5. I love the small size and weight! This camera promises to be a wonderful B-roll acquisition tool for me, as long as I stay within its limitations. A small tripod/monopod will be essential.
6. For indoor shooting, staying away from the program settings appears to be essential, as program setting also overrides programmed white balance settings. The poorly labeled "Bright", otherwise universally known as "exposure compensation" for well over 40 years, applies equally to Aperture and Shutter Priority settings will likely be my preferred approach as it also responds to the manual white balance settings I make.
7. Outdoor shooting seems to respond well to "Auto" WB. So far, the only place I have found Auto WB to be useful.
8. I do like the responsive feel of the manual focus ring. Way better than my Canon XL1-s 16X lenses, which still retail for more than the cost of the G7. I also like the gentle way auto-focus slides in, locks on, and slides out.
9. I also like the gentle way the auto-gain and other auto-exposure systems gently respond to changes. I always shoot with significant pre-roll in mind, so the gentle adjustment fits well with my post-production workflow.

I think that is enough observations for now. I'll post more as I get to know this camera better. Responses are always appreciated. The more we know, the better we can all become at mastering this particular tool.
Waldemar Winkler.

Congratulations for your new purchase, I am proud owner of JVC GZHD7, I purchased about one year ago and fully satisfied!

I have not tried manual white balance since I always use in auto mode, and do agree the focusing ring is fantastic, and even I would say the zoom button is very cool, so soft! I have Canon HV20; the zoom button in Canon is not as good as JVC!

Looking forward to read your deeper observations on JVC GZHD7!

I have uploaded some videos on vimeo; here is my profile link if you would like to go thorough!

http://www.vimeo.com/user318721/videos

Kaushik
Kaushik Parmar is offline   Reply With Quote
Old April 8th, 2008, 10:17 PM   #3
Major Player
 
Join Date: Aug 2004
Location: Durango, Colorado, USA
Posts: 711
Since I received my HD7 I've purchased an HD1. However, I've been so busy completing projects I haven't had time to go out and play with the cameras ... but I have had time to work out some tech issues getting both cameras configured the way I need them for wedding work.

Today, after hours of frustration with seemingly no progress on my website redesign, going out and playing with the HD7 was a wonderful idea. I decided to go to the local whitewater park and record any kayakers frolicking in the waves.

The camera was set to manual, 1/250 shutter speed @ f 4.0. A lightweight polarizer (perhaps an exposure reduction of 1 stop) was placed on the lens. Exposure compensation, based on zebra indicators, was set to an additional -1 stop. Auto gain left on. Auto focus left on.

The camera was set to record at 1440 CBR. A monopod fitted with a ball head was used to stabilize the camera. Image stabilization was turned off. White balance set to auto.

Half of the whitewater course was in bright afternoon sun. The other half was in shade from a nearby ridge some 700 feet almost straight up from the water's far edge.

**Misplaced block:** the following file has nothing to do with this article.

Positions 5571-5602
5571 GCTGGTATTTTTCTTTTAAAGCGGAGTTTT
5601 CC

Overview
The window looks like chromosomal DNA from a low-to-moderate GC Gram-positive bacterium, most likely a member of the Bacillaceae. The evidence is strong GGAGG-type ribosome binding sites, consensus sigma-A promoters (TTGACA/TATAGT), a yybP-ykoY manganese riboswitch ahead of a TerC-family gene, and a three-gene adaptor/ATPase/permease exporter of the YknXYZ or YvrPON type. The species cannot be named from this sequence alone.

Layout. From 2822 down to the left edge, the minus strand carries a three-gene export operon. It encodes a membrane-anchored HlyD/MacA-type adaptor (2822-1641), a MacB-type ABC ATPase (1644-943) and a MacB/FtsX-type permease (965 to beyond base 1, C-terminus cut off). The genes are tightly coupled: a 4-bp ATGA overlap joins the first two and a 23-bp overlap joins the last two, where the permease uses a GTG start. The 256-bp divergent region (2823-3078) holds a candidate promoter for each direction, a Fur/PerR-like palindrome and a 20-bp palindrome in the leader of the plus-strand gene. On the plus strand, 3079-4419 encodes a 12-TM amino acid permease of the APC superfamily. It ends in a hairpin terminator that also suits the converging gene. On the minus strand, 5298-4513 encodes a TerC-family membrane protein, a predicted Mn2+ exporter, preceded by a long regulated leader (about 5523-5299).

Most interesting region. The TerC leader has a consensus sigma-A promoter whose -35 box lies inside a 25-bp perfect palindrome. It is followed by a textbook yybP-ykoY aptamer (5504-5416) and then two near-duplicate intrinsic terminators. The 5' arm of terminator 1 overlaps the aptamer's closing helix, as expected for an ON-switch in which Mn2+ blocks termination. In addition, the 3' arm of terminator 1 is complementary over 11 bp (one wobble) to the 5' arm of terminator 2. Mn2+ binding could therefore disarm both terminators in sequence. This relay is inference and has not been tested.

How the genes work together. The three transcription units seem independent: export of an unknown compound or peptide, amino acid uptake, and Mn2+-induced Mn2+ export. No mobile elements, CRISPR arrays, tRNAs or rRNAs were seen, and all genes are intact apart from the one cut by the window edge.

Observations:

The monopod was my saving grace! This camera is extremely sensitive to movement. Getting a stable shot takes concentration.

Polarizer filters work by allowing only parallel light rays to pass through to the CCD sensors. This intensifies both contrast and saturation. Depending upon the amount of grey in the filter, a polarizer can reduce exposure by 2 0 2 1/2 stops. Polarizer filters work best when the lens axis is 90 degrees to the sun.

The beauty of a polarizing filter is that it reduces specular highlights and that you can adjust the outer ring to get just the right amount of highlight you want. In my case today I wanted just a bit of sky reflection in the water as well as off of the hulls of the boats.

Just looking through the viewfinder was a treat. So much better than SD! However, I noticed a one stop difference in light significantly impacts the shadow gradation ... once a kayaker left the sunlit area only the highlights of the water maintained exposure. I was hoping for a bit more exposure latitude.

I moved the camera to a section of the water in shadow and recorded a few minutes of a kayaker playing on the "surf" (the crests of the river's waves) in a "rubber ducky" (a really short boat specifically designed for extreme maneuverability). All I had to do was adjust exposure compensation from -1 to 0. My next step is to put this video onto a waveform monitor and vectorscope to see where the exposure setting really lie.

My biggest issue with the HD7 is it is too small. I'm not a big person, but I can't find the control buttons without moving the camera away from my face and looking for them. A bigger body would have made the camera much more friendly to my hands.
__________________
Waldemar
Waldemar Winkler is offline   Reply
Reply

DV Info Net refers all where-to-buy and where-to-rent questions exclusively to these trusted full line dealers and rental houses...

Professional Video
(800) 833-4801
Portland, OR

B&H Photo Video
(866) 521-7381
New York, NY

Z.G.C.
(973) 335-4460
Mountain Lakes, NJ

Abel Cine Tech
(888) 700-4416
N.Y. NY & L.A. CA

Precision Camera
(800) 677-1023
Austin, TX

DV Info Net also encourages you to support local businesses and buy from an authorized dealer in your neighborhood.
  You are here: DV Info Net > JVC ProHD & MPEG2 Camera Systems > JVC Everio GZ-HD and GZ-HM Series

Thread Tools Search this Thread
Search this Thread:

Advanced Search

 



Google
 

All times are GMT -6. The time now is 02:48 AM.


DV Info Net -- Real Names, Real People, Real Info!
1998-2017 The Digital Video Information Network